High Availability Cluster: Cluster mode installs two or more vCenter Single Sign-On instances in high availability mode. All instances use the same database and point to the same identity sources. Single Sign-On administrator users, when connected to vCenter Server through the vSphere Web Client, will see the primary Single Sign-On instance.
Multisite mode: is designed for deployments with multiple physical locations. Installing a Single Sign-On instance at each site allows fast access to local authentication-related services. Each Single Sign-On instance is connected to the local instances of the AD (LDAP) servers and has its own database with local users and groups. In each datacenter, you can install Single Sign-On in standalone or clustered mode, pointing to the identity sources in that location.
Now that we have covered the different SSO deployment modes, let’s discuss which one you should use. The answer in its most diplomatic forms “It depends”. Different modes are used in different scenarios, though below I will talk about the use cases of each:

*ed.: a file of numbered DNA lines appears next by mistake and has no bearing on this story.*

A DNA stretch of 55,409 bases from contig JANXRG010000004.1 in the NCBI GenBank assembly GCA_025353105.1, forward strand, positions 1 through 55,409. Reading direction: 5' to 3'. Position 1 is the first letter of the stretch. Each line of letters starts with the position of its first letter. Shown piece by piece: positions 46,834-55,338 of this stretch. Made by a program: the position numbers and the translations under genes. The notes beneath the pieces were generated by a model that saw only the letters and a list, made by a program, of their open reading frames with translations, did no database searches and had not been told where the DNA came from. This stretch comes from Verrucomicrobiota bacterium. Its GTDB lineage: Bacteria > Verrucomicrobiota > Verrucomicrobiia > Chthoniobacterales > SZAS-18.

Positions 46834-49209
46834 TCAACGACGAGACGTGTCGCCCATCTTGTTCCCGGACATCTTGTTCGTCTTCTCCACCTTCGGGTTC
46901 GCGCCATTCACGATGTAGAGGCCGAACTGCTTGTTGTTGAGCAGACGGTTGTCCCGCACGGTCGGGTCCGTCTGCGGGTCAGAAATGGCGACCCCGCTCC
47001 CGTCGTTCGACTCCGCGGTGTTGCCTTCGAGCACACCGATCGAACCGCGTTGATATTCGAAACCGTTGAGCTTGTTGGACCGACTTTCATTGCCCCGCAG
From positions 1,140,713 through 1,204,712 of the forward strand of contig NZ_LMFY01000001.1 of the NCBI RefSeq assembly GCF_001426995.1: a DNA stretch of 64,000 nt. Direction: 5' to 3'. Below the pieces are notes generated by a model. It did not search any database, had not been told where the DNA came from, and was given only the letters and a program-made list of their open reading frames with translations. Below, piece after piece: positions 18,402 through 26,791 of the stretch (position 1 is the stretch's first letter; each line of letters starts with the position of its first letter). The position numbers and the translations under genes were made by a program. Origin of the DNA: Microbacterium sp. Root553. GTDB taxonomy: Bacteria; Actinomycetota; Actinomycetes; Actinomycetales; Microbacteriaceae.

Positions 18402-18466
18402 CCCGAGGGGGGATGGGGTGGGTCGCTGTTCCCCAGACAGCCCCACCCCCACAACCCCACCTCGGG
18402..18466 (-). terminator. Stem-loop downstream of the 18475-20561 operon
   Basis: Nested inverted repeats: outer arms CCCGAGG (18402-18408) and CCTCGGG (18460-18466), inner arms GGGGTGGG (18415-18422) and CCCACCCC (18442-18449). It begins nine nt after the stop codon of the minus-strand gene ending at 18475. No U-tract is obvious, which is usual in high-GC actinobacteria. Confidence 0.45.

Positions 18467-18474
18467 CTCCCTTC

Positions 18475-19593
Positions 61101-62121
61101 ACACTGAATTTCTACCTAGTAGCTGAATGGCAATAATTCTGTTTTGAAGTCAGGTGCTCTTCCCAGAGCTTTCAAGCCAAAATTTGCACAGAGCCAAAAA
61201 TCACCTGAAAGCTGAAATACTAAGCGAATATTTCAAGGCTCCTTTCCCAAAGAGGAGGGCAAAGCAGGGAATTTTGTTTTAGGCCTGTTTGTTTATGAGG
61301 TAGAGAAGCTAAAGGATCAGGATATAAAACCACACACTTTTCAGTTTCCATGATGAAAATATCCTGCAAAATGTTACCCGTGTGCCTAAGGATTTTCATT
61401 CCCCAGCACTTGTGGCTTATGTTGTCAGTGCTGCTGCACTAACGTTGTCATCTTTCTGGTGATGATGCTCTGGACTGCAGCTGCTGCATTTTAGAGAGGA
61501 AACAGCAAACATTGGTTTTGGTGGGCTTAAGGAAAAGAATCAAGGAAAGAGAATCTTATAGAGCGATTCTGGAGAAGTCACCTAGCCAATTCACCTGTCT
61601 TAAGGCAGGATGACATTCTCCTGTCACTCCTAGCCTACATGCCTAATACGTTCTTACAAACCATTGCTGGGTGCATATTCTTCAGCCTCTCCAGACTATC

Simple Mode: This one should only be used for smaller deployments where having all the components on a single VM will not affect their scalability and availability requirements. The next question, I can see running in many people heads is what being regarded a smaller deployment. I have not seen any official statement on this, but it seems 10-25hosts/100-250VMs is where most of the answers I were getting. Something to remember in basic mode, you will be forced to install all your components on a single VM and your SSO availability will be tight to that vCenter instance.
Basic mode: While Basic mode allows you to combine vCenter Service, vCenter Inventory Service, & Single Sign On on the same VM, unlike the Simple Mode it will allow you as well to spread these services across multiple VMs when required for scalability or availability reasons. If vSphere HA or vCenter Heartbeat is your preferred method for protecting your SSO, and you are not planning to use the Multisite mode then Basic mode might be the right deployment mode for you. Unlike Simple mode, Basic mode fit organizations of all sizes and not limited for smaller deployments.
High Availability Cluster: This is my preferred method of deployment (When obtaining vCenter Heartbeat is not an option), even if all you are planning to deploy initially is a single SSO VM, using this method will give you the chance to cluster your SSO without having to re-build it in the future.